For example, you may have sold your primary residence. In that case, you must report the sale, even if you don’t think you’ll owe taxes on the proceeds.

Find Savings in Your Mistakes

With your past returns, what you’re looking for is what’s missing. For instance, you may have forgotten credits or deductions from the previous year.

In these instances, you can carry those credits or deductions over. You can include them on this year’s tax return. These items might include:

• Disability tax credits
• Licensing fees
• Medical expenses
• Moving expenses
• The Canadian caregiver credit
• Tuition credits
• Union dues

Many Canadian residents often overlook these kinds of credits and deductions.


Gathering Your Information

With these points in mind, you want to start gathering your personal information. You can start with your date of birth and social insurance number. Of course, you most likely know this information, but you also need the same information for your spouse, common-law partner, and dependents.

You’ll need the information for credits like the Canada Caregiver Amount. For example, you’ll need your dependent’s net income. You’ll want to have this information handy when you’re ready to complete your tax paperwork.


Other Vital Information

You may also need a few more bits of information. For instance, you’ll need the total amount of installment payments made to the CRA.

You may have Capital Cost Allowance (CCA) balances, unused losses, or credits that you plan to apply to your taxes. If so, those previous income tax returns will come in handy, as well as your past Notice of Assessment documents.

Sometimes, tax software helps with this task. It will bring your CCA amount forward automatically.

Assessing Your Income

When doing your taxes, there are two main areas you want to consider—your income and expenses. You’ll want to gather income information for all various types of taxes, like:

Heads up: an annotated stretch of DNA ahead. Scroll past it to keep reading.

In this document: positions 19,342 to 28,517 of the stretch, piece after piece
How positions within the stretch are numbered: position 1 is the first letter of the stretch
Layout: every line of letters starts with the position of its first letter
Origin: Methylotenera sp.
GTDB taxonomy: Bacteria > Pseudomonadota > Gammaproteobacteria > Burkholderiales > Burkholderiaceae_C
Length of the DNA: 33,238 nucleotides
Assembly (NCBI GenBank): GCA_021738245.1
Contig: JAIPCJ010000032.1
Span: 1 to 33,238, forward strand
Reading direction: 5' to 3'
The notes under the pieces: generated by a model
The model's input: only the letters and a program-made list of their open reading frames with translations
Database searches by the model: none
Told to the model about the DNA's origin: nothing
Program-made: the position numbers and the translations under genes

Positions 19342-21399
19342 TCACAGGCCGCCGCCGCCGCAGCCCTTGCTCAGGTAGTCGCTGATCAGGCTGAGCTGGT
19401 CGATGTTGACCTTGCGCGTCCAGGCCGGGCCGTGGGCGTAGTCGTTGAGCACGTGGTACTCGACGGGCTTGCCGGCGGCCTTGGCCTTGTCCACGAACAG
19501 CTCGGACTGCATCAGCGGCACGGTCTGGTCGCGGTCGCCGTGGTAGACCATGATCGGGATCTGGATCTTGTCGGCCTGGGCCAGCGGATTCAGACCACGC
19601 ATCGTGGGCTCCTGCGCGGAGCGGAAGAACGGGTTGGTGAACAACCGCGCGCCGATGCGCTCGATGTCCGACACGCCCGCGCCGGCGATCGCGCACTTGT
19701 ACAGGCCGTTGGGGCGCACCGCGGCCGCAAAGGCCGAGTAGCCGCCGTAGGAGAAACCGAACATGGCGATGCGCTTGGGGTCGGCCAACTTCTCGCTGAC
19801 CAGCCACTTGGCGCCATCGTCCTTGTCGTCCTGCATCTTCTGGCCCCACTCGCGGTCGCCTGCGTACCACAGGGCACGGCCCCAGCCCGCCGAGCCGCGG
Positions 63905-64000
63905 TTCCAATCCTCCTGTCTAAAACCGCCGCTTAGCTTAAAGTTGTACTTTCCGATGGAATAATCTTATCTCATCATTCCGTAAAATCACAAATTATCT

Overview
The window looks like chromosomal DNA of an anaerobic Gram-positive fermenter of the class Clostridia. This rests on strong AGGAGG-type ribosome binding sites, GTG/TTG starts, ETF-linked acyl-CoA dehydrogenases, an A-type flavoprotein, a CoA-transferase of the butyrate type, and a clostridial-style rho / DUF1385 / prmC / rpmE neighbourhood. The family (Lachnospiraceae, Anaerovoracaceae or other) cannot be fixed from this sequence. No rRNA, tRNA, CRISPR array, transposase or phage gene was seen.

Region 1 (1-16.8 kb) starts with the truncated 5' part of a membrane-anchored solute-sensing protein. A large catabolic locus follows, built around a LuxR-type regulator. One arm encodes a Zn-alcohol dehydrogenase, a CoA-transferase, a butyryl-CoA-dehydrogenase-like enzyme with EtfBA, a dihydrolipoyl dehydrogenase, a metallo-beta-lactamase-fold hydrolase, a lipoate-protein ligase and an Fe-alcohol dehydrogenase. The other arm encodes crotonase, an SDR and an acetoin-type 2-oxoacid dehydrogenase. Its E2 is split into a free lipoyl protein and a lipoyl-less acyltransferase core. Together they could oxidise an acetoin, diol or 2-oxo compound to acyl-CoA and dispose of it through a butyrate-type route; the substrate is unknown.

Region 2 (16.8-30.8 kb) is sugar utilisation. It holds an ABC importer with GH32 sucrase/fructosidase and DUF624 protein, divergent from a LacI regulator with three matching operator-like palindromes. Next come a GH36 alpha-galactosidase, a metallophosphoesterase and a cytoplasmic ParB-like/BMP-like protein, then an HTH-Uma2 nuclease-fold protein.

• Capital gains
• Professional activities
• Rental income
• Self-employment
• Support payments
• Tips and gratuities
• Other income

You’ll also want any record of carrying charges and interest expenses from your investments. These amounts include any fees for managing your assets.

Assessing Your Expenses

Next, you can start to focus on your expenses. Here, we’ll touch on just a few potential eligible credits.

Typically, these credits are based on your personal situation. Events in your life can make you eligible for tax credits. These things could include:

• Adoption expenses
• Charitable donations
• Home accessibility costs
• Medical expenses
• Receipts for childcare
• Student interest loan amounts
• Support payments made

When it comes to deductions, you must also consider your province. You might qualify for certain provincial credits or benefit programs.


Getting It All Together

Whether you’re filing your own taxes or hiring an accountant, you’ll want to make sure that you’re organized. If you’re hiring an accountant, the worst thing you can do is show up with a box or bag of unorganized receipts and documents.

Firstly, you’ll want to find out what information they require. You want to provide your accountant with as much information as possible. The more information you provide, the better results you’ll receive. This includes all paper and digital information.

If something’s missing, you should search for that information online. For example, you may need to follow up with your employer or another organization that distributes the information that you need.

When working with an accountant, it’s critical to provide all your receipts and documents. A tax preparer can only deliver maximum value if you give them all the information they need.

Finally, the deadline is subject to change each year. Make sure to file your taxes on time to avoid an unwanted late filing penalty.


Manage Your Finances Like a Pro

Hopefully, our brief primer on personal income tax filing has you well on your way.

There aren’t many people who look forward to tax time. However, you can make the process go smoother if you plan ahead. By establishing good habits for the following tax year, you can make the next tax year better.

You may sometimes find that your current income isn’t enough to help you meet your goals during the year. Credito can help.